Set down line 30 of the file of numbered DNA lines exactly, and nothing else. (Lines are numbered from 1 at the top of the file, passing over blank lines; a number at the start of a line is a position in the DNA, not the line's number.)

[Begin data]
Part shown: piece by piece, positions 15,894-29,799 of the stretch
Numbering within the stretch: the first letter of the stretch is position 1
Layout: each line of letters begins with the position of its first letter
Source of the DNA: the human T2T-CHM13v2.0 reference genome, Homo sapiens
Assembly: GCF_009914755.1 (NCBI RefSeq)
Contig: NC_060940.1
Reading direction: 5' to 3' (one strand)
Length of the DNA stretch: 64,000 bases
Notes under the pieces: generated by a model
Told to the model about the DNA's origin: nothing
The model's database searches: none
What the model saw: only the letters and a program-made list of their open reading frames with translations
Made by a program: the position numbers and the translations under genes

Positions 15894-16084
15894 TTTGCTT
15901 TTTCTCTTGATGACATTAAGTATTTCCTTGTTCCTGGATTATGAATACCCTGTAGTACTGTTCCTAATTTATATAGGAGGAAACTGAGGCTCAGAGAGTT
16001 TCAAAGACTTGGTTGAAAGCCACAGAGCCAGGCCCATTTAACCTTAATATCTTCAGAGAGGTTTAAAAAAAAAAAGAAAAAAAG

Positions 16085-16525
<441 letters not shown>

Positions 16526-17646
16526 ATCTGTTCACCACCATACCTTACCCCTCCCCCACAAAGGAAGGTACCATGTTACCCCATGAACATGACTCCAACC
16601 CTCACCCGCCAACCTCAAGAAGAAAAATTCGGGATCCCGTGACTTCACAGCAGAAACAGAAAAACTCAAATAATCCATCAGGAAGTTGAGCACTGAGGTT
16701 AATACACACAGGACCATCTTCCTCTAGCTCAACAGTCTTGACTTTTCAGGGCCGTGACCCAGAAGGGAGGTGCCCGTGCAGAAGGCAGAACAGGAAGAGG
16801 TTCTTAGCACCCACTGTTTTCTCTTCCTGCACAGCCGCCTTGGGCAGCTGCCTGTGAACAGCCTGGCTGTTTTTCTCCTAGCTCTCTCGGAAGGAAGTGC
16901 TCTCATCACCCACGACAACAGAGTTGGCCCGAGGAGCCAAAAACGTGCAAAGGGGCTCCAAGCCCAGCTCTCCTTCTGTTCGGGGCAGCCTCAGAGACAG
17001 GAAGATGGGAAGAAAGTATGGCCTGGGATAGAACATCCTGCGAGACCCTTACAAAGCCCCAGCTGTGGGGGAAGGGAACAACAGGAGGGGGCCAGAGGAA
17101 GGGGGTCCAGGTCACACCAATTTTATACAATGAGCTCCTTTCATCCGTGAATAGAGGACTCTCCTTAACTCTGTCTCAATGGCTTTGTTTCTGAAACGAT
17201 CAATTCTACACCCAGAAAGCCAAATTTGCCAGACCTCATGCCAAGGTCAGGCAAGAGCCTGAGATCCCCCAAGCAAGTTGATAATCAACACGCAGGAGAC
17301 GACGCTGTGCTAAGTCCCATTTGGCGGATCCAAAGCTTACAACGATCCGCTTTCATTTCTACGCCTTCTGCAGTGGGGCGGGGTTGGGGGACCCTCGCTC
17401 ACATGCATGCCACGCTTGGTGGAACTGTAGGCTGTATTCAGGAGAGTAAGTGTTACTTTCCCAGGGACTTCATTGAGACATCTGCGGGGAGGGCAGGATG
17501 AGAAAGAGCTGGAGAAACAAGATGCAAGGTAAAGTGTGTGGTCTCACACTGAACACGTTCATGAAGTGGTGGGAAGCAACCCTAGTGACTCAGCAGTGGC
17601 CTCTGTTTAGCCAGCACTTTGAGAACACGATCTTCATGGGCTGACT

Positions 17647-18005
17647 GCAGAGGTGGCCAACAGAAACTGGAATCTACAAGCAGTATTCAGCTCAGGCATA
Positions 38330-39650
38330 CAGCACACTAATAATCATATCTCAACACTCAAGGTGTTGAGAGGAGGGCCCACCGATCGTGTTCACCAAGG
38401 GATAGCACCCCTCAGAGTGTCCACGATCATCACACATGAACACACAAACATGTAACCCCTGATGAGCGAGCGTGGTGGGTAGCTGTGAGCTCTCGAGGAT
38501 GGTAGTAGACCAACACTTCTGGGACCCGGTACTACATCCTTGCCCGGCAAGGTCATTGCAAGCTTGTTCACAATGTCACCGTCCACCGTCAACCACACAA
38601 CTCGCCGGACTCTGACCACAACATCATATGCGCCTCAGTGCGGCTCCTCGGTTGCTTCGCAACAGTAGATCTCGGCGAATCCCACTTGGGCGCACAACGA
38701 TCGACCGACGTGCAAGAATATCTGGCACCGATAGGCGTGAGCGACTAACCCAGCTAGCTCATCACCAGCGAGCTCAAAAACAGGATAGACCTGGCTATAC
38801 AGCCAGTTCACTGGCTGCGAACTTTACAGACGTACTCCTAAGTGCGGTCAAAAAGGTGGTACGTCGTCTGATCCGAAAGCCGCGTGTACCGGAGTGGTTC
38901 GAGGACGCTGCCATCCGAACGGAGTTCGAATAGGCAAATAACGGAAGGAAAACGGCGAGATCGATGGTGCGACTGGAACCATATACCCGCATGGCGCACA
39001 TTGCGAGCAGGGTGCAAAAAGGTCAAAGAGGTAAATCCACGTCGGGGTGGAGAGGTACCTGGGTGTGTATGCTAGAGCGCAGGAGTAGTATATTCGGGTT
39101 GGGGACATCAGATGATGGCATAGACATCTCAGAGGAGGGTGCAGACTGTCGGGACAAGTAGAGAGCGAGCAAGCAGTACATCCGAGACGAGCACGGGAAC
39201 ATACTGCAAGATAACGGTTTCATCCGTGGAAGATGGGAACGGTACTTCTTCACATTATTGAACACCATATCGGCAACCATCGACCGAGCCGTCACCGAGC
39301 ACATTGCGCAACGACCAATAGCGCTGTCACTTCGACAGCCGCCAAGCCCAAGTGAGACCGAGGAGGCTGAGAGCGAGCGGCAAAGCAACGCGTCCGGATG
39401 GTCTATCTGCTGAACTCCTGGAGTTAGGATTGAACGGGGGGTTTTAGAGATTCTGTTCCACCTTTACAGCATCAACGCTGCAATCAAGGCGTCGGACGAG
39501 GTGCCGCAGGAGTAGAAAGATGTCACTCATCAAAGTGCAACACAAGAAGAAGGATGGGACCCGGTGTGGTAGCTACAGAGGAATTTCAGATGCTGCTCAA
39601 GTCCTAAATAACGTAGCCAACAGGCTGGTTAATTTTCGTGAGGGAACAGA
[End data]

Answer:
17401 ACATGCATGCCACGCTTGGTGGAACTGTAGGCTGTATTCAGGAGAGTAAGTGTTACTTTCCCAGGGACTTCATTGAGACATCTGCGGGGAGGGCAGGATG